Long, long ago, when the world was new and early man roamed the African savannah, both predator and prey, he was entirely dependent on the circumstances and vagaries of his natural environment. Eventually he learnt that if he was to survive, he would have to overcome the obstacles and become the hunter more frequently than the hunted.

There was something that made him different from most other animals: he realised that he lived in a physical as well as a spirit world and that somehow the two were connected. To survive, you had to have access to both worlds. So, while he was developing more effective hunting tools, he was also trying to understand this duality.

He started to paint on the walls of the caves where he slept, honouring the spirits of the animals which gave him life, and at night he and his family sang and danced in the light of the moon. They related stories about how they had come to be on the earth and to affirm their humanity. And the stories and the music were passed from one generation to another as an important reminder of what it took to survive…

Fast forward to 2020. The Coronavirus pandemic has taught us many things, but lockdown has thrown into sharp focus just how separated we have become from both the natural world and the world of tangible art. And how necessary they remain for our continued survival. One of the things we longed for most when we were locked in was to get into the mountains and the sea and to have physical contact with not only other humans, but all living beings.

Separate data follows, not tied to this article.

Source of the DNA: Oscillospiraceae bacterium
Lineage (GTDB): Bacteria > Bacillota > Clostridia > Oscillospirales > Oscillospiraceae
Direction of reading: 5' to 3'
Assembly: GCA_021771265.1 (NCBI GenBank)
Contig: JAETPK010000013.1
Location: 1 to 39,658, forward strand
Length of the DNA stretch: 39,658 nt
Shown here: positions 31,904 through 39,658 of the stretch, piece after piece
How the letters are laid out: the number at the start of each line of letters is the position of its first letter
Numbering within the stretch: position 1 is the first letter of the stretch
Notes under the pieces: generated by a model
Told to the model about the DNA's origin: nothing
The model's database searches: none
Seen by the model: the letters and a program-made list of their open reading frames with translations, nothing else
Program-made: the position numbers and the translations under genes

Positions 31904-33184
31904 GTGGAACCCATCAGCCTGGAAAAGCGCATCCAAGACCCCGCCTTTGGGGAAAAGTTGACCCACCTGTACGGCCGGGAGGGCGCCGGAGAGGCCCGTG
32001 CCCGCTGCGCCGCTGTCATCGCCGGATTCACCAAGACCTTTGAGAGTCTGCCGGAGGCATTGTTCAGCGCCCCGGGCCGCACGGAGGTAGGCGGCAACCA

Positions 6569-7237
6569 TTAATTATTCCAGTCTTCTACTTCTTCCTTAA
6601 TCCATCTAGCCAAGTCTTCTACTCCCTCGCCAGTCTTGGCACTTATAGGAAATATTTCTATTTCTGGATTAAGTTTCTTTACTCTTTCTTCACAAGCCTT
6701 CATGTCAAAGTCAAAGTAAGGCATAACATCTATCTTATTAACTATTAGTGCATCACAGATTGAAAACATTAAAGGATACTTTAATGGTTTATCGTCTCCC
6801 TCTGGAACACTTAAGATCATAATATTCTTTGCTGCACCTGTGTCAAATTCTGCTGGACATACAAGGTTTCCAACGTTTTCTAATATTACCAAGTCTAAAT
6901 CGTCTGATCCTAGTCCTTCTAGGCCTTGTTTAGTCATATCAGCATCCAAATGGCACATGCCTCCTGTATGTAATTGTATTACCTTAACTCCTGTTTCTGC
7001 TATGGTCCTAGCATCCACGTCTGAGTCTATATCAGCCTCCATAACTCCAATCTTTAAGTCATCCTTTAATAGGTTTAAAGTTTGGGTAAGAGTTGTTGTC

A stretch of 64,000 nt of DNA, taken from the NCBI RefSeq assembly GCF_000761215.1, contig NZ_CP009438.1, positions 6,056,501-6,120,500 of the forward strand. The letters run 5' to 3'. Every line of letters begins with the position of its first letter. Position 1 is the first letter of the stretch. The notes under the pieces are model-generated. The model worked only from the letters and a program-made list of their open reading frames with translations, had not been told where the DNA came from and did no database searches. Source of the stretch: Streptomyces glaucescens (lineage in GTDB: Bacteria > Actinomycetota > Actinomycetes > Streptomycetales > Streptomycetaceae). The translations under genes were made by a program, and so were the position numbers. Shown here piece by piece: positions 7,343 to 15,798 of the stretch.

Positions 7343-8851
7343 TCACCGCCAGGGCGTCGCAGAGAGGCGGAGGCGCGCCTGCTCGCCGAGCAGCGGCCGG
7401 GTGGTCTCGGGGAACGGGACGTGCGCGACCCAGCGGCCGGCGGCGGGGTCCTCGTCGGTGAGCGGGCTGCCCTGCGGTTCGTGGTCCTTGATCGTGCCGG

In the Overstrand we have been given a unique opportunity to renew our connection with the worlds of nature and the spirit and to tell our stories to those less privileged. We are surrounded by bountiful examples of unspoilt nature on land and in the ocean and, importantly, passionate individuals who are committed to their protection. Similarly, we have been blessed with access to an array of visual and performance artists second to none. Perhaps there has never been a better time and place to nurture what we have been given and to pass the gift on.

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